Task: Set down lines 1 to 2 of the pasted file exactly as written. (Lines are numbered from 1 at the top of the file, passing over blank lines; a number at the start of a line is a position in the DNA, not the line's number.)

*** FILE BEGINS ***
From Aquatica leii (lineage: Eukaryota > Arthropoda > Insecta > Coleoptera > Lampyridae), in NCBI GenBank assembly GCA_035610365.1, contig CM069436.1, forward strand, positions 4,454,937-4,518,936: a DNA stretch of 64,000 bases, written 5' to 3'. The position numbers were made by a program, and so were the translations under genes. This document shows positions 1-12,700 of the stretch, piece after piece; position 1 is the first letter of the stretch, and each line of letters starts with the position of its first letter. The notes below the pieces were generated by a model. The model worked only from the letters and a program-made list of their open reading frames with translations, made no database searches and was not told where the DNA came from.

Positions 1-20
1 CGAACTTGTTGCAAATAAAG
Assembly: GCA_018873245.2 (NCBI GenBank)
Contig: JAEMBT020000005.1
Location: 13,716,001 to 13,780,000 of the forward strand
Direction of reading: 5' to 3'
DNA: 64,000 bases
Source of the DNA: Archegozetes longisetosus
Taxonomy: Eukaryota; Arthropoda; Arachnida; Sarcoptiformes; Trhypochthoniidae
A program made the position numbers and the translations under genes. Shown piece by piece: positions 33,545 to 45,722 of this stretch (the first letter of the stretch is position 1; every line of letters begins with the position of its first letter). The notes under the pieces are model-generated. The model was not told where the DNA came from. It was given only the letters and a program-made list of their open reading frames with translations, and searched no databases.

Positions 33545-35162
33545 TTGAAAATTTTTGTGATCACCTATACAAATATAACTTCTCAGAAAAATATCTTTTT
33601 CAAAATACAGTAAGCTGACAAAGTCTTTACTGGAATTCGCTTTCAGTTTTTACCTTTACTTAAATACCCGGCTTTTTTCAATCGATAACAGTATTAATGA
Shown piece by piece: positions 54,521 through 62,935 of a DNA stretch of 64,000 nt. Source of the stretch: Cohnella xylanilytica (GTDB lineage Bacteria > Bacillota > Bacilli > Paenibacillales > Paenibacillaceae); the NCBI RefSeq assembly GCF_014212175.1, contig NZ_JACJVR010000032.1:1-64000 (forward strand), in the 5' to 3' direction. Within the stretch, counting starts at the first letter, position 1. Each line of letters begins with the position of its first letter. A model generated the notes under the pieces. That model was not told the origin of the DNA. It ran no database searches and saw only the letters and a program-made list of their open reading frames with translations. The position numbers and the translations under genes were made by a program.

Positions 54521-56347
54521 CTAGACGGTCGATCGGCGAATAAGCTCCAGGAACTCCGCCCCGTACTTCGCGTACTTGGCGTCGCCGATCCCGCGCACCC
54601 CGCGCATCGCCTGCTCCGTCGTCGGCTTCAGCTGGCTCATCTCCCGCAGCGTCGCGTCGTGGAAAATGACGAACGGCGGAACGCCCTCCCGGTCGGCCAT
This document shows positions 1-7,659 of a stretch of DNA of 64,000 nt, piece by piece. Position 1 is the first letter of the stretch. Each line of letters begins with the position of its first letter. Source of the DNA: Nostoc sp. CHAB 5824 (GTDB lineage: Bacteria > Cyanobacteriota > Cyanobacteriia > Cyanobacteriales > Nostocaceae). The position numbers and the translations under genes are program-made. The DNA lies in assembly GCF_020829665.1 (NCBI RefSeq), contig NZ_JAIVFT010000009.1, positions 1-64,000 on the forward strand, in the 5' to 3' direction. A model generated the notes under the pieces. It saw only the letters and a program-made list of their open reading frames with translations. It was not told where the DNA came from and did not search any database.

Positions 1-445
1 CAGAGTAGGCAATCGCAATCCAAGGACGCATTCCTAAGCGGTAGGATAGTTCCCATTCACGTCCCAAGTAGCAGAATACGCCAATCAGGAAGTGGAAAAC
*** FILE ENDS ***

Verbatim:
From Aquatica leii (lineage: Eukaryota > Arthropoda > Insecta > Coleoptera > Lampyridae), in NCBI GenBank assembly GCA_035610365.1, contig CM069436.1, forward strand, positions 4,454,937-4,518,936: a DNA stretch of 64,000 bases, written 5' to 3'. The position numbers were made by a program, and so were the translations under genes. This document shows positions 1-12,700 of the stretch, piece after piece; position 1 is the first letter of the stretch, and each line of letters starts with the position of its first letter. The notes below the pieces were generated by a model. The model worked only from the letters and a program-made list of their open reading frames with translations, made no database searches and was not told where the DNA came from.

Positions 1-20